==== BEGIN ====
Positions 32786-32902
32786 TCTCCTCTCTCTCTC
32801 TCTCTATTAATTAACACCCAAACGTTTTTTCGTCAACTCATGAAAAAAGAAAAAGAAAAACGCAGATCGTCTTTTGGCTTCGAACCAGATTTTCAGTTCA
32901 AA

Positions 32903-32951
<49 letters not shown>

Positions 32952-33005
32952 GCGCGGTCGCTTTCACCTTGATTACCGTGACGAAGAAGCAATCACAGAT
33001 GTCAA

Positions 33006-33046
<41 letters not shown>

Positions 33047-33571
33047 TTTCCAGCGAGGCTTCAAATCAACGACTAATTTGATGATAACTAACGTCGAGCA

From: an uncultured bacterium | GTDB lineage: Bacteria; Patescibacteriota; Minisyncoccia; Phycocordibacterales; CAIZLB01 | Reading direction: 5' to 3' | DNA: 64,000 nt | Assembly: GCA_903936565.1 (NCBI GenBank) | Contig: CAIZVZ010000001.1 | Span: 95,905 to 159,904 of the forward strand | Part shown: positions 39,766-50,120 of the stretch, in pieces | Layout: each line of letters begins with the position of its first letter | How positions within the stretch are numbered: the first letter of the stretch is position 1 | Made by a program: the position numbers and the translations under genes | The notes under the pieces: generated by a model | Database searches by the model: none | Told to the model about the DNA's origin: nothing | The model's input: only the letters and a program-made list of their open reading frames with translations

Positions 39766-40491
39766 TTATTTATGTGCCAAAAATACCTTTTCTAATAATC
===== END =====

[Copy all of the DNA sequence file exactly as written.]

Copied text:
Positions 32786-32902
32786 TCTCCTCTCTCTCTC
32801 TCTCTATTAATTAACACCCAAACGTTTTTTCGTCAACTCATGAAAAAAGAAAAAGAAAAACGCAGATCGTCTTTTGGCTTCGAACCAGATTTTCAGTTCA
32901 AA

Positions 32903-32951
<49 letters not shown>

Positions 32952-33005
32952 GCGCGGTCGCTTTCACCTTGATTACCGTGACGAAGAAGCAATCACAGAT
33001 GTCAA

Positions 33006-33046
<41 letters not shown>

Positions 33047-33571
33047 TTTCCAGCGAGGCTTCAAATCAACGACTAATTTGATGATAACTAACGTCGAGCA

From: an uncultured bacterium | GTDB lineage: Bacteria; Patescibacteriota; Minisyncoccia; Phycocordibacterales; CAIZLB01 | Reading direction: 5' to 3' | DNA: 64,000 nt | Assembly: GCA_903936565.1 (NCBI GenBank) | Contig: CAIZVZ010000001.1 | Span: 95,905 to 159,904 of the forward strand | Part shown: positions 39,766-50,120 of the stretch, in pieces | Layout: each line of letters begins with the position of its first letter | How positions within the stretch are numbered: the first letter of the stretch is position 1 | Made by a program: the position numbers and the translations under genes | The notes under the pieces: generated by a model | Database searches by the model: none | Told to the model about the DNA's origin: nothing | The model's input: only the letters and a program-made list of their open reading frames with translations

Positions 39766-40491
39766 TTATTTATGTGCCAAAAATACCTTTTCTAATAATC